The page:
ridership. The agencies agreed if no Metro riders
used the Purple Line, the light rail line would still
have about 50,000 weekday riders by 2040 and
said a new Supplemental Environmental Impact
State-ment is not needed. See https://www.scribd.
In his Nov. 22 order, Judge Leon said the plaintiffs
(two Chevy Chase residents and Friends of the
Capital Crescent Trail) have 14 days to file their
opposition to the motion. At that point, the FTA,
MTA, and others will have seven days to reply to
the opposition. After the reply is filed, Judge Leon
would issue a new ruling. Due to the month-long
filing deadlines, coupled with the winter holidays,
it is unlikely the Record of Decision would be
reinstated until late January at the earliest. Further
delay could cost $13 million per month and an
extended delay could cost $400 million.
Transit Times, vol. 31, no. 1, January 2017
Voters in Santa Clara County, CA passed Mea-
sure B raising their sales tax by half a cent to
transportation improvements, including bringing
San Francisco Bay Area Rapid Transit (BART) to
downtown San Jose, raising more than $6 billion
over the next three decades. Measure B was gar-
nering 71% support with an estimated 44% of the
ballots counted.
In Fairfax County, VA, voters passed a $120
million bond measure, a portion of which would
finance safety and system maintenance projects,
new rail cars and power upgrades for running
eight car trains, additional buses for operating
Priority Corridor Networks, and rail station im-
In Arlington County, VA, voters passed a $58.8
million bond measure to partly finance the cost
of various capital projects for Metrorail and other
transit, pedestrian, road and transportation proj-
On a personal note, it seems that in the face of
both President-elect Donald Trump’s emphasis to
bolster infrastructure and Republican platform to
delete transit funding, the best bet is to pass local
measures supporting transit funding.
A State-Wide Rail Network
Advocated for Maryland
By Quon Kwan
On October 11, 2016, Maryland state-wide transit
advocates, the newly formed “Maryland Transit
Opportunities Coalition,” made its debut. The
coalition is comprised of Action Committee for
Transit, the Baltimore Transit Equity Coalition,
Prince George’s Advocates for Community-based
Transit and Southern Maryland Alliance for Rapid
Transit. In the debut, it asked Governor Larry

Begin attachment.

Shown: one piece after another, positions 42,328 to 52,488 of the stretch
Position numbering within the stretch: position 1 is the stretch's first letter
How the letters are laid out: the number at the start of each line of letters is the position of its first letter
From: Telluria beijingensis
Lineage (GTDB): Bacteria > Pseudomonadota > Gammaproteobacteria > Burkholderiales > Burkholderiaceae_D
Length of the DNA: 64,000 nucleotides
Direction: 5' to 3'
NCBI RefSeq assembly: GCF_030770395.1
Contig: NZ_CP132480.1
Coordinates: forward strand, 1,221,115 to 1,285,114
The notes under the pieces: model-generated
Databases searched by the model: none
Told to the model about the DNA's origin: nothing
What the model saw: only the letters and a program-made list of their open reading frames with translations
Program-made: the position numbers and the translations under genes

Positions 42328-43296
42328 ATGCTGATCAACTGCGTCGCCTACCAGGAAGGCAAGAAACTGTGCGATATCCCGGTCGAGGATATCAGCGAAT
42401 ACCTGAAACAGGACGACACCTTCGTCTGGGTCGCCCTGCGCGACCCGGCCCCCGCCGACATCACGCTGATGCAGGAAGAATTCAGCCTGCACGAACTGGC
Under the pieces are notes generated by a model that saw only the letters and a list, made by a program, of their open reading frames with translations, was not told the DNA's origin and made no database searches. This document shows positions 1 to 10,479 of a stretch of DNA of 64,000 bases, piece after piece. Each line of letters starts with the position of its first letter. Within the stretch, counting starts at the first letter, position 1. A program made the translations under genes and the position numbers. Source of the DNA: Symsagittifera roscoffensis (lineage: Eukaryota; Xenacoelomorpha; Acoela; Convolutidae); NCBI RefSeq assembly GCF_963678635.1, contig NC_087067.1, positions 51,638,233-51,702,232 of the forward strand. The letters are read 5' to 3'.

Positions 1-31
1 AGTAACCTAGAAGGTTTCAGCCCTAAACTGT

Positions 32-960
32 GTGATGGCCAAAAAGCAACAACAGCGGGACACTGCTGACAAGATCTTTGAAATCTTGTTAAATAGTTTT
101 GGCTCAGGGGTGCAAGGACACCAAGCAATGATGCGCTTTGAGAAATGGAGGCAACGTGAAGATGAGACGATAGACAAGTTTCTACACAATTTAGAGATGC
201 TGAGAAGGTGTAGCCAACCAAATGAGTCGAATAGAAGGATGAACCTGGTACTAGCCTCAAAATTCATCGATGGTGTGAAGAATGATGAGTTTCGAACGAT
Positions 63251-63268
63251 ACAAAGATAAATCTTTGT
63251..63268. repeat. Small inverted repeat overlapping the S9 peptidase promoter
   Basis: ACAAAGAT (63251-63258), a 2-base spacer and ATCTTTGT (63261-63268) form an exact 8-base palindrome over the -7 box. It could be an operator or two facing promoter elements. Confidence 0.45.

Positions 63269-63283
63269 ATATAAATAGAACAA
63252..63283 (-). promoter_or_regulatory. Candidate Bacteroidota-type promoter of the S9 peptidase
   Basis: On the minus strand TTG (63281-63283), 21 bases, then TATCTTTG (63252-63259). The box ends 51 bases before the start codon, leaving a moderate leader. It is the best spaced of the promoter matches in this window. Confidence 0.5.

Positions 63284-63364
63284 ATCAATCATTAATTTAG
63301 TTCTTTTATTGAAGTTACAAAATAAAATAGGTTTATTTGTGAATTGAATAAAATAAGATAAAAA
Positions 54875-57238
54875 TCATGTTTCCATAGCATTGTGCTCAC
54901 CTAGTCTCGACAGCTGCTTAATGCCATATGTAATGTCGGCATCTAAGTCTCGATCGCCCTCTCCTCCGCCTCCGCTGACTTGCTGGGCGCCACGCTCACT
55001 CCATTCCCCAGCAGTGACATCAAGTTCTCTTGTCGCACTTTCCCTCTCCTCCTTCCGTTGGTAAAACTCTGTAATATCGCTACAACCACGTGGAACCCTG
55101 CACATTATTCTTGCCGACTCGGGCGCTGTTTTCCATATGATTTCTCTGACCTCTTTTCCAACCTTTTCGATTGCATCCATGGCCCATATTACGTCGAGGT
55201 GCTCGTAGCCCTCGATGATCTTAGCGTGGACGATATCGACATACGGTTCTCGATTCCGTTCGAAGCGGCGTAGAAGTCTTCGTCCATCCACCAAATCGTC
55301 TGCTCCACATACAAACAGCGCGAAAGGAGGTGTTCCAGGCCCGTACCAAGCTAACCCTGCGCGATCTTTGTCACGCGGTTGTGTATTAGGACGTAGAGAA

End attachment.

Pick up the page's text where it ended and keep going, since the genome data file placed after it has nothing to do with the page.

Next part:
Hogan to redirect $8 billion proposed for widen-
ing of I-270 and the Washington Beltway to build
a state-wide rail network to run from Delaware to
Southern Maryland to West Virginia and connect-
ing Baltimore and Washington Metrorail systems.
As a link in this state-wide rail network, the Balti-
more Light Rail Red Line project would be re-
vived. The plan would be to construct the Red and
Purple lines, fund the planning and development
of a $25 million Southern Maryland Light Rail
line and increase the frequency of the Maryland
Area Rail Commuter (MARC) commuter trains.
Governor Hogan withdrew state funding for the
Baltimore Red Line, the long-anticipated east-
west rail line between Woodlawn and Bayview.
Governor Hogan called the $2.9 billion Red Line
a “wasteful boondoggle.” At the same time, the
Governor conditionally approved a slimmed-down
Purple Line project that reduced much of the
state’s contribution, leaving Prince George’s and
Montgomery counties to pay more of the cost.
Ben Ross, chair of the new coalition, said its
members had been working separately to promote
local transit projects for years — but now want
to work together on a statewide approach. “We
developed a plan,” said Ross, the former president
of the Action Committee for Transit in Montgom-
ery County. At the same cost as the widening of of
I-270 and D.C. Beltway, we could build a transit
network all across Maryland from Elkton to Fred-
erick, from Waldorf all the way to Towson.” “Our
basic strategy is to make the public understand
what the possibilities are here,” he said. “Over the
next 10 to 20 years there will be several gover-
nors. I think it’s more a matter of what the public
wants than who is in office. ..”
The coalition asked the Governor to resume work
on the Red Line and reintroduce a decade-old
MARC plan for all-day, two-way service to/from
Washington, Frederick, and Camden Yards, and
between Baltimore and points north (Aberdeen,
Elkton and Delaware). Ross said coalition mem-
bers will attend Maryland Department of Trans-
portation road shows to make their case directly to
the public.
The coalition email is
Follow MTOC ON Twitter at @TransitforMD.